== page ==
Most writers-poets in especial-prefer having it understood that they compose by a species of fine frenzy-an ecstatic intuition-and would positively shudder at letting the public take a peep behind the scenes.”
– Edgar Allen Poe
I’ve been re-reading Austin Kleon’s excellent book on creativity, Show Your Work! where he explains that audiences care just as much for process as product. Everyday, he says, the creative should try and find some small snippet of their creative process to show to their viewers. It’s a vulnerable sort of putting things out there that helps the creative develop and connect with other creatives. It doesn’t have to be a perfect piece of art. In fact, the point is to get used to showing works-in-progress in all their messy glory.
That’s a major part of my goal with this new version of the website. I wanted to create a dynamic space where I can practice showing a little snippet of my process every single day, to develop that muscle of putting my creative work out on display. So without further adieu, here is a flawed and messy draft of the ending to a post-apocalyptic sci-fi short story I’m working on. The original text was written on a single sheet of blank paper on the Metro E Line. Text is as follows:
I’m in hiding now. Back in the Sekkie district. My sister took me in, which is uncommonly gracious of her, since I never once bothered to check in on her or mom after they brought me to the Campus. I pass the time here helping with housework, playing with her children–my nephews and nieces–and catching up on things that happened after I left.
“It was really bad the first few years,” she says, cradling Benjamin, the newborn, as she rocks steadily in her chair. “The Possessed came and came and wouldn’t leave, it got so bad that Dominion built a permanent garrison out here and filled it with ekballists. But they couldn’t help with the cold. That’s what took mom in the end. Not the raving demon-haunted lunatics, but wind chill.” Benjamin spits up a bit on her shirt, and she wipes it away with his bib. “Did you know they say the world’s cooled by several degrees since the Veil lifted? Before, they said the whole planet was going to overheat. But the planet didn’t just reset after it happened, it moved in the opposite direction. I think that’s a sign of how few of us are left.”
There’s sound from outside. She stops rocking. My sister stands up real quick, hands Benjamin over to me, and moves over to the window, silent as a wraith. Lifting a slat, she peers through the reinforced plexiglas. There’s nothing out there, but that sets no one at ease.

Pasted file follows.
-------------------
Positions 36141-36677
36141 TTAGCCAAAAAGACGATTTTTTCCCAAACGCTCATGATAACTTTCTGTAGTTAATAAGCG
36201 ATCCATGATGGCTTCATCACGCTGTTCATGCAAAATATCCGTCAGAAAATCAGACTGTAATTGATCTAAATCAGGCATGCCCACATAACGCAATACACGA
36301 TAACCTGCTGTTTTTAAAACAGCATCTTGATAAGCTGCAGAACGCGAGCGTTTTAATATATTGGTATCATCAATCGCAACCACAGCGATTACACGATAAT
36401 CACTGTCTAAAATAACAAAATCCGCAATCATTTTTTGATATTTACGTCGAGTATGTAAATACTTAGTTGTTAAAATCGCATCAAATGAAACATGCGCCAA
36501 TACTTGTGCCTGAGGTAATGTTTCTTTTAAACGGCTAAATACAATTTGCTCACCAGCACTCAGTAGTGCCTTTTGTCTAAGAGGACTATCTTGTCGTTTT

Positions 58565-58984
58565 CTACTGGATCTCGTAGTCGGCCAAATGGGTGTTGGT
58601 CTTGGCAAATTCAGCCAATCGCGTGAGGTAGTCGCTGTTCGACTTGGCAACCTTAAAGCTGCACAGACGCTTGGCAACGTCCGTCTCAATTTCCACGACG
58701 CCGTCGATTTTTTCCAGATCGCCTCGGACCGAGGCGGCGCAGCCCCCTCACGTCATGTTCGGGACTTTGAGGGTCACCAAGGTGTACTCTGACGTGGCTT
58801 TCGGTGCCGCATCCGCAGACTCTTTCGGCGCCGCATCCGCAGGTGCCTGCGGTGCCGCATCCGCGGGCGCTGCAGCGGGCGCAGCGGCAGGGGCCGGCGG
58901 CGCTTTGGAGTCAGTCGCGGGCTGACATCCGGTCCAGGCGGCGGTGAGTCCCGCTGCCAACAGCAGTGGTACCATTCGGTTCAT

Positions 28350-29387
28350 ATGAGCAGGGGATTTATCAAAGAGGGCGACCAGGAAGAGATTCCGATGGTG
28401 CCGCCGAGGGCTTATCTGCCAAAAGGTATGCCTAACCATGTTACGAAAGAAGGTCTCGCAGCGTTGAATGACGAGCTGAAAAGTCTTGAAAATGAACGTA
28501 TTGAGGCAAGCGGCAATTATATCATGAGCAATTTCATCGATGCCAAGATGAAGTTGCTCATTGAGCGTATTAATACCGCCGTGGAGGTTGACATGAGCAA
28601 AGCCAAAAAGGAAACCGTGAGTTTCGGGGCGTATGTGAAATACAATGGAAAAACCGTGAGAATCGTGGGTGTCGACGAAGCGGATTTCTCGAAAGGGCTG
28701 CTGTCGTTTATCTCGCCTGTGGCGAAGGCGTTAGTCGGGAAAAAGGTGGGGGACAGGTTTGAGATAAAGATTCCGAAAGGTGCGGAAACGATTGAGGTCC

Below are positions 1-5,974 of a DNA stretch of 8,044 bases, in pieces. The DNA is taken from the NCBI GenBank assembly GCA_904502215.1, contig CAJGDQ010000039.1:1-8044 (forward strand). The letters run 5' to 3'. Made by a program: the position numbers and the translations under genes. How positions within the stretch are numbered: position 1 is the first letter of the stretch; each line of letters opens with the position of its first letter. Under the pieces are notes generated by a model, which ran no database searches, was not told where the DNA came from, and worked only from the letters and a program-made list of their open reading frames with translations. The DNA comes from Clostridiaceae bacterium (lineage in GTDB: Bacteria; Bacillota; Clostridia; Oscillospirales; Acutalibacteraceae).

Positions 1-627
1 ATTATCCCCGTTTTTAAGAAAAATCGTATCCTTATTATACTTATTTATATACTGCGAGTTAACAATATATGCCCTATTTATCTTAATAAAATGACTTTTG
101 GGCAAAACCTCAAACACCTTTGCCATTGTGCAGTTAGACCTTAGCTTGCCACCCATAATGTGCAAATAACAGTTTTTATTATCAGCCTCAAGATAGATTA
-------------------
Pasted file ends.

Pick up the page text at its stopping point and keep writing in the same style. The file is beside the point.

We’ve never spoken about it directly, but I suspect she knows. Long-lost sister shows up at your doorstep after years of working for Dominion and says she’s in danger and needs to lie low for a bit? It doesn’t take much to put it together. Before, she only had the Possessed to worry about. Now there’s Dominion as well. That’s on me. I asked her once if she minds that I’m here, that my presence puts her family in danger. All she said was, “now’s your chance to be a damn good auntie.”
Sometimes, we go to church together. I was surprised that there were churches out here at all, so close to the Shadowlands and far from Dominion’s seat of power. These folks have nothing to gain from pretending to believe, but my sister says there are quite a few churches out here, and not a single one is aligned with Dominion. The Faithless are apparently quite faithful.
I’ve gone with her a few times. It’s a matter of courtesy. My heart’s “not into it” as they say. I’m “going through the motions”, she chides, like she’s a Dominion prophet. Never once have I felt anything, except this one time when my heart felt like it was about to burn up, but that went away eventually.
I’ve never believed in Dominion, nor the hierarchy they created that confines people like my sister to the Shadowlands. I cannot in honesty say that I believe in God, at least, not their version of Him. But what I do believe in is Quentin: he had everything–a good job, a family, comfort in his position at Dominion–yet he gave it up to save me. If there’s one thing I do believe in, it’s Quentin’s sacrifice.
I suppose that’ll have to do for now.